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Understanding carbon cycling in present and past ecosystems has been of rising interest partially as a consequence of the growing awareness of global (climate) change with an aim to better explain and predict future ecosystem responses. To that end, quantitative source assessment of organic matter in soils and sediments is essential and molecular tools like molecular markers have often been successfully applied in this respect. Compound classes such as free extractable lipids including alkanes, fatty acids, and alkanols as well as bound lipids like lignin, suberin, cutin, and phospholipid fatty acids have been proven useful to trace specific sources of organic matter in soils and sediments. However, the question often arose of what individual compound classes could tell about the overall organic matter as frequently only single compound classes were studied, although the sum of the mentioned compound classes can tell much more about bulk organic matter than single compound classes. So far, the indications from individual compound classes are often interpreted separately, which could lead to contradicting results if several compound classes are considered. Thus, there is a high demand for a more comprehensive understanding of organic matter cycling and a method for more reliable deciphering different sources in soils and sediments by using and evaluating multiple compound classes simultaneously.In this project, we aim at developing a universal tool to quantitatively assess the sources of organic matter through inverse modeling based on the input of molecular composition in soils and sediments and potential sources like vegetation, microbial biomass, and pyrogenic organic matter. The basis for this tool was developed by colleagues at the University of Amsterdam as a MATLAB script titled the VERHIB model (Vegetation Reconstruction with the Help of Inverse Modeling and Biomarkers) that was successfully applied in a study on Ecuadorian peat soils. Although preliminary test applications on other data sets (lacustrine sediments, soils, peat) highlight the great potential of the model, it is, so far, not very user-friendly and needs major revisions and validation to apply it to a broader variety of settings. For this purpose, we will include a couple of data sets from different soil, peat and sediment sequences with well-known vegetation histories, which are partially based on historical land use records for soils and manipulative experiments on soils as well as independently reconstructed vegetation history by means of existing pollen records or compound-specific isotope records for peat and sediments. One of the existing data sets (Lake Baldegg sediments) will be used for the model improvement, as several independent vegetation records are available, enabling model verification during its optimization and transfer to an "R" script, which will be made widely accessible at the end of the project. The other data sets will be used for validation in different environmental settings, including archives from different climate zones to demonstrate the universal applicability of the improved model script. One important data set that will be used for model improvement and validation will be an afforestation sequence at Jaun (Switzerland), which consists of a sequential afforestation of forests with an age of 30 to 120 years on previous pasture and where the subsequent vegetation shift was successfully traced in bulk soil organic matter. This sequence will be investigated for a variety of compound classes in the proposed project and is connected to the complementary SNF-Ambizione project led by Dr. K. Gavazov (WSL) that focuses on fungal and more specifically mycorrhizal biomass. Thus, it provides an ideal test case to trace subsequent vegetation shifts in soil sequences using the improved model. To conduct the planned research, one PhD student will investigate the organic matter composition of the afforestation sequence at Jaun to mechanistically understand how subsequent afforestation changes composition of various compound classes in the soil, with special emphasis on tracing incorporation and degradation using the existing afforestation sequence and establishment of decomposition experiments in close collaboration with the running Ambizione. The second PhD student will focus on the transfer of the VERHIB model from MATLAB to R software, followed by the improvement of the model script and validation in other environmental settings and different archives. In the final 18 months of the project a web-based tool will be developed to enter data sets and to make the model accessible to the wider scientific community.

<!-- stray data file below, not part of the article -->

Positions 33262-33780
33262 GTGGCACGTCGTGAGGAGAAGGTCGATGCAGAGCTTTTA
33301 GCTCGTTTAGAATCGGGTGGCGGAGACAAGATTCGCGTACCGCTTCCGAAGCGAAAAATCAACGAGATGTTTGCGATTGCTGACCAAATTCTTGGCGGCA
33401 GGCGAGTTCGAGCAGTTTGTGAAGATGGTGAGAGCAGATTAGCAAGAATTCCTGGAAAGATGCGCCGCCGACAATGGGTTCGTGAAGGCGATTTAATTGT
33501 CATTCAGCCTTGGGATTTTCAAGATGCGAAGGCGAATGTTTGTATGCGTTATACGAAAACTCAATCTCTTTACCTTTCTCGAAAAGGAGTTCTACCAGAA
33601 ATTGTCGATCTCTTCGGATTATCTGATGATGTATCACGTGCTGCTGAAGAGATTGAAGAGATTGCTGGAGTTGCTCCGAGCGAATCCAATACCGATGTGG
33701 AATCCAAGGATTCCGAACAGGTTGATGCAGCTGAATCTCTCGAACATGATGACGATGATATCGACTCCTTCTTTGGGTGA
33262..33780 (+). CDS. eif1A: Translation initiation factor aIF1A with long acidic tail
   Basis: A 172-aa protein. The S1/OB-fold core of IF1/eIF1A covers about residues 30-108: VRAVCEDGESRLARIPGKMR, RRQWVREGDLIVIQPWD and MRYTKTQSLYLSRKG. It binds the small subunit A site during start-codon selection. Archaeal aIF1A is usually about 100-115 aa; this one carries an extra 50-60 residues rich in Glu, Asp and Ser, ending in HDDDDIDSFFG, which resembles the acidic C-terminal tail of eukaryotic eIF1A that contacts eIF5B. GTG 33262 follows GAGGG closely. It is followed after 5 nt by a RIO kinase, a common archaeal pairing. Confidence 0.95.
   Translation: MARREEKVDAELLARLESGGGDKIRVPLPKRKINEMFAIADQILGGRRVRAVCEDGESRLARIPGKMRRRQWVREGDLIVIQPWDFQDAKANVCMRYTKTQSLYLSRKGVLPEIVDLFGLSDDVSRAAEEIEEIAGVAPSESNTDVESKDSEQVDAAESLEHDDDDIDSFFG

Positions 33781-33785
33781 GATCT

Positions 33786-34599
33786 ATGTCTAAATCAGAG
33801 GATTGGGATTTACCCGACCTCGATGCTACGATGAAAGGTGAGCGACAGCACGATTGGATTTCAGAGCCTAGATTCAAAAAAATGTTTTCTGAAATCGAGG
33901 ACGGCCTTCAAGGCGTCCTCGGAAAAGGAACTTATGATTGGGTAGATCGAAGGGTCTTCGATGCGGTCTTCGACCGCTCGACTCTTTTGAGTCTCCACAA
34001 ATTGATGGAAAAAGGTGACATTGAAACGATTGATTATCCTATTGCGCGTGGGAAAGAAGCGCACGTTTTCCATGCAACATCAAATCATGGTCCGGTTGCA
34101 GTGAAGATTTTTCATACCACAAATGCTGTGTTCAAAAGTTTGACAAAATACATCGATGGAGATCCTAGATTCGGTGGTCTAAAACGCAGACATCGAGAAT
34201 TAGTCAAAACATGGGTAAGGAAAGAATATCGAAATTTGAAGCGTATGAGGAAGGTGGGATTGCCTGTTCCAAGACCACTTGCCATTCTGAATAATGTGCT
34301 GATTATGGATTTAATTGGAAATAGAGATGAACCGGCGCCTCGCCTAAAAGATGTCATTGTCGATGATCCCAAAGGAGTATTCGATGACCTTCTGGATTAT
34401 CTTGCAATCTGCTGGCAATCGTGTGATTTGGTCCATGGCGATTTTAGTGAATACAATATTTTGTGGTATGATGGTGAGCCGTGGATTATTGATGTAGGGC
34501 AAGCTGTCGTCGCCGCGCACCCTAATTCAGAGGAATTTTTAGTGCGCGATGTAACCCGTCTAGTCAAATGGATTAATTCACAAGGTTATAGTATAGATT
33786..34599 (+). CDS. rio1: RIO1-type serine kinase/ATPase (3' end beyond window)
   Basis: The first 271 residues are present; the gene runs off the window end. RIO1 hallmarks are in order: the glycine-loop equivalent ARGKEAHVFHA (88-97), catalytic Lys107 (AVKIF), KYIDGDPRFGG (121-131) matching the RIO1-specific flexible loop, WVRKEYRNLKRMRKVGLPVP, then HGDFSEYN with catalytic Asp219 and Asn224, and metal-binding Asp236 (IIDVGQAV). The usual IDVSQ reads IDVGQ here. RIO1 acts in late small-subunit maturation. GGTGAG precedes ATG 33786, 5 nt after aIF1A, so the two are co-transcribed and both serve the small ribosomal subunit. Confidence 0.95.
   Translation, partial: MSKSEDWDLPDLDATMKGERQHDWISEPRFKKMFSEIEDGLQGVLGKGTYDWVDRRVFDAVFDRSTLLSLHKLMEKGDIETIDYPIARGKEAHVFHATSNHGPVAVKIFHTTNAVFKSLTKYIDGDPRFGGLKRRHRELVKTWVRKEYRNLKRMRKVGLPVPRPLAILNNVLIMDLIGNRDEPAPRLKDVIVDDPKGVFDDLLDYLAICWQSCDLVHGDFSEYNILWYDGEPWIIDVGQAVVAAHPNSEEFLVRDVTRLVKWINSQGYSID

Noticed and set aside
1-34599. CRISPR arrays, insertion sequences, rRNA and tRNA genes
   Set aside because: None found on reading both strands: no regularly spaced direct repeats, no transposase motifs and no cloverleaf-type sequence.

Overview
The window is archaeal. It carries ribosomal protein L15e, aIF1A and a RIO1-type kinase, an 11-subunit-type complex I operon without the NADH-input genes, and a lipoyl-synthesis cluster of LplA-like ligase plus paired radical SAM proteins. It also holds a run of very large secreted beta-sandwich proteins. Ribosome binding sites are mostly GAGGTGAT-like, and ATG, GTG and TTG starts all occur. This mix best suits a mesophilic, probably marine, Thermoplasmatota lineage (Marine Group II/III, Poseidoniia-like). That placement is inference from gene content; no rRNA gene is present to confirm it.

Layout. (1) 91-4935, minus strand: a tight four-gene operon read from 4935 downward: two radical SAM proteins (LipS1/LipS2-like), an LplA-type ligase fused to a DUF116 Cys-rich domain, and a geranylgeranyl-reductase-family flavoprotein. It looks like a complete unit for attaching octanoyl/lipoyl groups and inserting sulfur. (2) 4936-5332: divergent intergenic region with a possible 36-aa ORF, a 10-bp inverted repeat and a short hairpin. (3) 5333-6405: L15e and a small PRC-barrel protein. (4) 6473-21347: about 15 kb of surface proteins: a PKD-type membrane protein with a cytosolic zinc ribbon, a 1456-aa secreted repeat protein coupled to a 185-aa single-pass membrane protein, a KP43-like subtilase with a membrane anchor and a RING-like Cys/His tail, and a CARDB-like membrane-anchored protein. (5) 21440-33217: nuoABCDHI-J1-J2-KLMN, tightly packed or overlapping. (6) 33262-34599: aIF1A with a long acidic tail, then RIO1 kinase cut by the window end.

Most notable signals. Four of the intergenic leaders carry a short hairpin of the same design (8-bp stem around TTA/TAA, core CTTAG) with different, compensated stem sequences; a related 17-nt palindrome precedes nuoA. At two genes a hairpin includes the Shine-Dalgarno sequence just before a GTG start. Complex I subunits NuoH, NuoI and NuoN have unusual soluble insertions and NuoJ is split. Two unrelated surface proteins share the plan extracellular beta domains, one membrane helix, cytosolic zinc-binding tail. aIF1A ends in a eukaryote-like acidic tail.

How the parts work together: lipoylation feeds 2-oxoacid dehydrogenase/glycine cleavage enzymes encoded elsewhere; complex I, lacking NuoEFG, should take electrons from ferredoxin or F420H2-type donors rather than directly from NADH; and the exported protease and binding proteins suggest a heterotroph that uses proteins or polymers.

Project Funding: Swiss National Science Foundation (SNF)